C. Certificate of Appealability

Section 102 of AEDPA, which is codified at 28 U.S.C. § 2253, governs the issuance of a certificate of appealability for appellate review of a district court's disposition of a habeas petition. It provides that "[a] certificate of appealability may issue... only if the applicant has made a substantial showing of the denial of a constitutional right." Where the district court has rejected a constitutional claim on its merits, "[t]he petitioner must demonstrate that reasonable jurists would find the district court's assessment of the constitutional claims debatable or wrong." Slack v. McDaniel, 529 U.S. 473, 484 (2000). Petitioner has failed to substantially allege the denial of a constitutional right, much less show such a denial. Accordingly, the Court will not issue a certificate of appealability.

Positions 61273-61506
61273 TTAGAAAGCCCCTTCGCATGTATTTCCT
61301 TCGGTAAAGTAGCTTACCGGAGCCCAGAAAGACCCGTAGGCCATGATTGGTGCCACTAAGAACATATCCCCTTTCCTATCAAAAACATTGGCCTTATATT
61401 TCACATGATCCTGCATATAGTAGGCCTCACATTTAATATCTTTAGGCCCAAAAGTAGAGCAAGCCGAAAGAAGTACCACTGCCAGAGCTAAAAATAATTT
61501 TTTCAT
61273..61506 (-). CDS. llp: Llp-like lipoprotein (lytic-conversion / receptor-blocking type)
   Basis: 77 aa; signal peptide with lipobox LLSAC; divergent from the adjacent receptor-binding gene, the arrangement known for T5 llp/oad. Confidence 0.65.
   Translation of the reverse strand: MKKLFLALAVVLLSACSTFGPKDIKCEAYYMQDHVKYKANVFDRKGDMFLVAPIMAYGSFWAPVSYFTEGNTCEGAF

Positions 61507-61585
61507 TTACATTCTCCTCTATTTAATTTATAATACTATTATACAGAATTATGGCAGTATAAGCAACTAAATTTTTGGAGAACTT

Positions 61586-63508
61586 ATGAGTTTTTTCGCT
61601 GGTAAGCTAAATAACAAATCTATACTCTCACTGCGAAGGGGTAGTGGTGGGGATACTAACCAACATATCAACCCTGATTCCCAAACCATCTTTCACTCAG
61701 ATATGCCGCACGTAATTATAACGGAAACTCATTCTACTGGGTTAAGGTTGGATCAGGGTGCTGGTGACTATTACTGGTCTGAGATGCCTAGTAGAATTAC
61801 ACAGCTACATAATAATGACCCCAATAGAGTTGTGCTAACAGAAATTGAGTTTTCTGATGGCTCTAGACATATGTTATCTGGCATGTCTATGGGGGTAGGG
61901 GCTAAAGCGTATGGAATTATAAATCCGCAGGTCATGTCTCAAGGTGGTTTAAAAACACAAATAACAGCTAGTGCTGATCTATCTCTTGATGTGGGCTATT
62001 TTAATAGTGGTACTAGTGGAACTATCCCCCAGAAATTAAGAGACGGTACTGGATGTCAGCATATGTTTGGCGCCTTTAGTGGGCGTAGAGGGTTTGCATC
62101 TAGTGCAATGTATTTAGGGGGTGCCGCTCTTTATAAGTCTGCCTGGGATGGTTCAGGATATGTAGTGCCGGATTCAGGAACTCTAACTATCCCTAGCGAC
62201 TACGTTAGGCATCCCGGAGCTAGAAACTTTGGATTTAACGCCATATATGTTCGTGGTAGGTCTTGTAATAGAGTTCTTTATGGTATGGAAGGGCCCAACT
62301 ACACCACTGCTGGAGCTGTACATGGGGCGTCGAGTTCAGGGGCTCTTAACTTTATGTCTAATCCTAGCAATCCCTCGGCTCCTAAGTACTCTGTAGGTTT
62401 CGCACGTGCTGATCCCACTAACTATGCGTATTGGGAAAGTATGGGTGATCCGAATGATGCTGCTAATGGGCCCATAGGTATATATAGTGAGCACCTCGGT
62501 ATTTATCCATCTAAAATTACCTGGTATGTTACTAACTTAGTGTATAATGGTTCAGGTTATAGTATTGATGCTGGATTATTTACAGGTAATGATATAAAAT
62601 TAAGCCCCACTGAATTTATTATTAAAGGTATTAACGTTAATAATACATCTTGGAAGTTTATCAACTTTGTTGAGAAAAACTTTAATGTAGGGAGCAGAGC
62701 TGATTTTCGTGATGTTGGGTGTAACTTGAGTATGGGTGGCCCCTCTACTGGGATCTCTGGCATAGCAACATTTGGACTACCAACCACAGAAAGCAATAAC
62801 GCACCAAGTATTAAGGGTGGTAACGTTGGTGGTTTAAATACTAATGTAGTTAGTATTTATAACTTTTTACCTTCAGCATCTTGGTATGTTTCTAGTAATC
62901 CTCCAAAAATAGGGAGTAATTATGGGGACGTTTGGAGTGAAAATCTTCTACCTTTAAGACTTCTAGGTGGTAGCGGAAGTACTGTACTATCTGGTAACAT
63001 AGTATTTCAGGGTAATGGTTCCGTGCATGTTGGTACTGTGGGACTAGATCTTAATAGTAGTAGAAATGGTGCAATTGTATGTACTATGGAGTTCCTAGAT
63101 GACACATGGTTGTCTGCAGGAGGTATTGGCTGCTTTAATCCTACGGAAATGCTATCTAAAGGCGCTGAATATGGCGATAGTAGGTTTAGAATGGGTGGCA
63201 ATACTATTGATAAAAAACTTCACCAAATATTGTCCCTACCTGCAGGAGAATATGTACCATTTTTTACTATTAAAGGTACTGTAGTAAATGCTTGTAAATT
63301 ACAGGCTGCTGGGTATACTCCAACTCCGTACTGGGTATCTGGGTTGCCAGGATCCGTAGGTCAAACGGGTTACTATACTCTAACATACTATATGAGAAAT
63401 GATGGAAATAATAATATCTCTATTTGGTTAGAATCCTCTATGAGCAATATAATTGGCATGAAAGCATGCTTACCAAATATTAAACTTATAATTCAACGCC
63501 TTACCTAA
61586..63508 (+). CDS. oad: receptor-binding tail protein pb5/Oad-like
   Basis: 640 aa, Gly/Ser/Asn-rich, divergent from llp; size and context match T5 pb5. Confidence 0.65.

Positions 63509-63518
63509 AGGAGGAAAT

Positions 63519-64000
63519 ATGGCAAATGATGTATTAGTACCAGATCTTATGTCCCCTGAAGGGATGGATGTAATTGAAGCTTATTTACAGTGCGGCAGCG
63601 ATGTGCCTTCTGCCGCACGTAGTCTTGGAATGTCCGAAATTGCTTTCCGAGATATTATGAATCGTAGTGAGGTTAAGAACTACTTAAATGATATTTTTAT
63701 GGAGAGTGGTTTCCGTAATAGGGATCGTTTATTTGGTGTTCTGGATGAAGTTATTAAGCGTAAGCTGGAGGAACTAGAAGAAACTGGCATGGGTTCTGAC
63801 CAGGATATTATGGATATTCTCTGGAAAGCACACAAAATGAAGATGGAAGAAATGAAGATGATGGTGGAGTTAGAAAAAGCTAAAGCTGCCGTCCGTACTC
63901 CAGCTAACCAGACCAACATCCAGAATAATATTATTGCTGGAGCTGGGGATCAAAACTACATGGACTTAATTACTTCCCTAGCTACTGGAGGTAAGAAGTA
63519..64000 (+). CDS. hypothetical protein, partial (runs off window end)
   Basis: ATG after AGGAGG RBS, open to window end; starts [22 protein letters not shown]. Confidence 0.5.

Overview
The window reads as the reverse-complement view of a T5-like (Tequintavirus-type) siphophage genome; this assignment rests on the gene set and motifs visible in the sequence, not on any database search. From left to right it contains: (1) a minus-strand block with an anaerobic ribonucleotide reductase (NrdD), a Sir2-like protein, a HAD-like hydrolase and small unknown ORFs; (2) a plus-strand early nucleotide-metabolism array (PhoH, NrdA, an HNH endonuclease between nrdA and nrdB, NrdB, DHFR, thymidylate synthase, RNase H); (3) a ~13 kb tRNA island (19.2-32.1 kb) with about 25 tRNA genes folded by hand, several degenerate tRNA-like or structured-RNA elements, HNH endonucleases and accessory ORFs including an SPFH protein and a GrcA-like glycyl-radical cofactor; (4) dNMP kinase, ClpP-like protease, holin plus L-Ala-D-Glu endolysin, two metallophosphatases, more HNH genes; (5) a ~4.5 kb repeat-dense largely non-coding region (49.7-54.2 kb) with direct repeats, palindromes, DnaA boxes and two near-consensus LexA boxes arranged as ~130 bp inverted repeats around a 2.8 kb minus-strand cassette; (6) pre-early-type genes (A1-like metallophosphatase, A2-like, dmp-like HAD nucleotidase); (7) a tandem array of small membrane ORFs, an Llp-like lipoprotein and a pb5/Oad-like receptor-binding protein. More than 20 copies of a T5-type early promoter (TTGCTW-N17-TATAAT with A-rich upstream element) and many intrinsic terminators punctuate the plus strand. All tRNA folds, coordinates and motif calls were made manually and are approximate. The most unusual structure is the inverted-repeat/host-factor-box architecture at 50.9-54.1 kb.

II. Conclusion

For the reasons set forth above, the petition for a writ of habeas corpus is denied. Also, a certificate of appealability is denied. An appropriate Order follows.


AND NOW, this 7th day of October, 2014;

IT IS HEREBY ORDERED that the petition for a writ of habeas corpus is DENIED and a certificate of appealability is DENIED.

The Clerk of Courts is directed to close this case.

AND IT IS FURTHER ORDERED that pursuant to Rule 4(a)(1) of the Federal Rules of Appellate Procedure, Plaintiff has thirty (30) days to file a notice of appeal as provided by Rule 3 of the Federal Rules of Appellate Procedure.